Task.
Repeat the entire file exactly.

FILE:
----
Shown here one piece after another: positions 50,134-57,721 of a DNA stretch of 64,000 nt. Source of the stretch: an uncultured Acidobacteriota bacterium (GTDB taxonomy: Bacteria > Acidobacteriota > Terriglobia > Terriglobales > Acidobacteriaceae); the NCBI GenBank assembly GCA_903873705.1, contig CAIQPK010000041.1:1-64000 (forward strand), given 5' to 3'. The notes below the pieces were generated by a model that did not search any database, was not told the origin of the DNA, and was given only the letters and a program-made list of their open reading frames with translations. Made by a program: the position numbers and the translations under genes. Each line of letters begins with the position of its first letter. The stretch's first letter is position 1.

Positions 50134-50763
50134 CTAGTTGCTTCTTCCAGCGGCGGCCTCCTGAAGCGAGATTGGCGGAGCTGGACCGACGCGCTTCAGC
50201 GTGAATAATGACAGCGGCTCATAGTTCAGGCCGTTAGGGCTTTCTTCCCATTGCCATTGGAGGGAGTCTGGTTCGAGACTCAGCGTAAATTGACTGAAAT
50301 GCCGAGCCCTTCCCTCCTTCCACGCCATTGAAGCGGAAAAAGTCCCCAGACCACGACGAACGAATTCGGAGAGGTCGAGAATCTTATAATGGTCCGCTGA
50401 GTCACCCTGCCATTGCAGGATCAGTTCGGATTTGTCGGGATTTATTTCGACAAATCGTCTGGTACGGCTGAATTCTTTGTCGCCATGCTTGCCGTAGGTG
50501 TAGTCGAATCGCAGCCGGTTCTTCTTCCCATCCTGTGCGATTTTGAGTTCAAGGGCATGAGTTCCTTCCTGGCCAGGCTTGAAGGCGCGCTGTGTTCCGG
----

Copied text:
Shown here one piece after another: positions 50,134-57,721 of a DNA stretch of 64,000 nt. Source of the stretch: an uncultured Acidobacteriota bacterium (GTDB taxonomy: Bacteria > Acidobacteriota > Terriglobia > Terriglobales > Acidobacteriaceae); the NCBI GenBank assembly GCA_903873705.1, contig CAIQPK010000041.1:1-64000 (forward strand), given 5' to 3'. The notes below the pieces were generated by a model that did not search any database, was not told the origin of the DNA, and was given only the letters and a program-made list of their open reading frames with translations. Made by a program: the position numbers and the translations under genes. Each line of letters begins with the position of its first letter. The stretch's first letter is position 1.

Positions 50134-50763
50134 CTAGTTGCTTCTTCCAGCGGCGGCCTCCTGAAGCGAGATTGGCGGAGCTGGACCGACGCGCTTCAGC
50201 GTGAATAATGACAGCGGCTCATAGTTCAGGCCGTTAGGGCTTTCTTCCCATTGCCATTGGAGGGAGTCTGGTTCGAGACTCAGCGTAAATTGACTGAAAT
50301 GCCGAGCCCTTCCCTCCTTCCACGCCATTGAAGCGGAAAAAGTCCCCAGACCACGACGAACGAATTCGGAGAGGTCGAGAATCTTATAATGGTCCGCTGA
50401 GTCACCCTGCCATTGCAGGATCAGTTCGGATTTGTCGGGATTTATTTCGACAAATCGTCTGGTACGGCTGAATTCTTTGTCGCCATGCTTGCCGTAGGTG
50501 TAGTCGAATCGCAGCCGGTTCTTCTTCCCATCCTGTGCGATTTTGAGTTCAAGGGCATGAGTTCCTTCCTGGCCAGGCTTGAAGGCGCGCTGTGTTCCGG